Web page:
Inverse Probability Weighting (IPW) is a popular technique to remove confounding in statistical modeling. It essentially involves re-weighting your sample so that it represents the population you’re interested in. Typically, we begin by estimating the predicted probability that each unit is treated. Then, we use these probabilities as weights in model fitting and in the computation of marginal effects, contrasts, risk differences, ratios, etc.

treat age educ race married nodegree re74 re75 re78
NSW1 1 37 11 black 1 1 0 0 9930.0460
NSW2 1 22 9 hispan 0 1 0 0 3595.8940
NSW3 1 30 12 black 0 0 0 0 24909.4500
NSW4 1 27 11 black 0 1 0 0 7506.1460
NSW5 1 33 8 black 0 1 0 0 289.7899
NSW6 1 22 9 black 0 1 0 0 4056.4940

To begin, we use a logistic regression model to estimate the probability that each unit will treated:

m<-glm(treat~age+educ+race+re74, data =lalonde, family =binomial)

Then, we call predictions() to extract predicted probabilities. Note that we supply the original lalonde data explicity to the newdata argument. This ensures that all the original columns are carried over to the new dataset: dat. We also create a new column called wts that contains the inverse of the predicted probabilities:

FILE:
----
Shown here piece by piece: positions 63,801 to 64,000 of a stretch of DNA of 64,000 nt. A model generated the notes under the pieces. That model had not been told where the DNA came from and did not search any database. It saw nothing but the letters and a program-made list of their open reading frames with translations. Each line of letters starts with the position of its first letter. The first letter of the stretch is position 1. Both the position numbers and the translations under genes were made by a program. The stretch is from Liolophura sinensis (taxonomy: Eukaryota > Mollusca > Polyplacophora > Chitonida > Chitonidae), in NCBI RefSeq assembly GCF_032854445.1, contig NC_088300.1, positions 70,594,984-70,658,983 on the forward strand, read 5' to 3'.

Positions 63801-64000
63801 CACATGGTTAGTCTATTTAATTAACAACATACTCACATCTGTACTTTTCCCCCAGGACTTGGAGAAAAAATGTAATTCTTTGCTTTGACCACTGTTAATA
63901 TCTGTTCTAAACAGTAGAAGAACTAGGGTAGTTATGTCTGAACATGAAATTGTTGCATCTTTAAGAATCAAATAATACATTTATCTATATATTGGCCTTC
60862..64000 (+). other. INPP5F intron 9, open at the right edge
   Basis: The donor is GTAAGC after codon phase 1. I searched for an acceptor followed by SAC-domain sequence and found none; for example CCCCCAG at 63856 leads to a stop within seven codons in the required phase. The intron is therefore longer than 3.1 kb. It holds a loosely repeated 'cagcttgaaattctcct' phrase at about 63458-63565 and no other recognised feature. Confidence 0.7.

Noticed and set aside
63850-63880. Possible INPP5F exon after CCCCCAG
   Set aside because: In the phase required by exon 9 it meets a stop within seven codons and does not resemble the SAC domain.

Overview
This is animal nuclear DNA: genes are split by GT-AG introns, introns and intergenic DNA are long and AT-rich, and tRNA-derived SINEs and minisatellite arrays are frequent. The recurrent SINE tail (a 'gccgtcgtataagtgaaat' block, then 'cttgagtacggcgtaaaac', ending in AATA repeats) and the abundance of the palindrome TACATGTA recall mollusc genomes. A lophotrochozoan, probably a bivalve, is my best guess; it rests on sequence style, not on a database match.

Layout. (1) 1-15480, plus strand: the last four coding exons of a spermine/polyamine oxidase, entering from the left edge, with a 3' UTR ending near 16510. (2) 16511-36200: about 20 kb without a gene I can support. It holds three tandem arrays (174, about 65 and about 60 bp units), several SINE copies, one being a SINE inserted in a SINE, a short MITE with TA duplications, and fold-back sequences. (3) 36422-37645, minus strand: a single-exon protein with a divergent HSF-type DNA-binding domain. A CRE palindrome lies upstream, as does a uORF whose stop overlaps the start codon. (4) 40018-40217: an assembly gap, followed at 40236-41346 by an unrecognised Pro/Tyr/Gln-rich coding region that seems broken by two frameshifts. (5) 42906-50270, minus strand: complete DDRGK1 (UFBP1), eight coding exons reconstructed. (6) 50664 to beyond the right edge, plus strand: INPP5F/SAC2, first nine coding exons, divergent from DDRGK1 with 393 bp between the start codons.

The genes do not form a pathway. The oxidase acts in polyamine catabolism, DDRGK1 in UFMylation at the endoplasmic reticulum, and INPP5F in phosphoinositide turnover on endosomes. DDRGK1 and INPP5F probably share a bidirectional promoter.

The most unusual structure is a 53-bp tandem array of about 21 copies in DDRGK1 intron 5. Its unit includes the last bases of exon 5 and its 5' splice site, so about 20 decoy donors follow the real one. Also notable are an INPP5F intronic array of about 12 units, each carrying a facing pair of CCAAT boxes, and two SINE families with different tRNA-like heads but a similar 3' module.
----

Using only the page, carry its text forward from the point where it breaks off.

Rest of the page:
Now, we use linear regression to model the outcome of interest: personal income in 1978 (re78). Note that we use the predictions as weights in the model fitting process.

mod<-lm(re78~treat*(age+educ+race+re74), data =dat, weights =wts)

Finally, we call avg_comparisons() to compute the average treatment effect. Note that we use the wts argument to specify the weights to be used in the computation.

By default, avg_comparisons() uses the Hajek estimator, that is, the weights are normalized to sum to 1 before computation. If a user wants to use the Horvitz-Thompson estimator—where normalization accounts for sample size—they can easily define a custom comparison function like this one: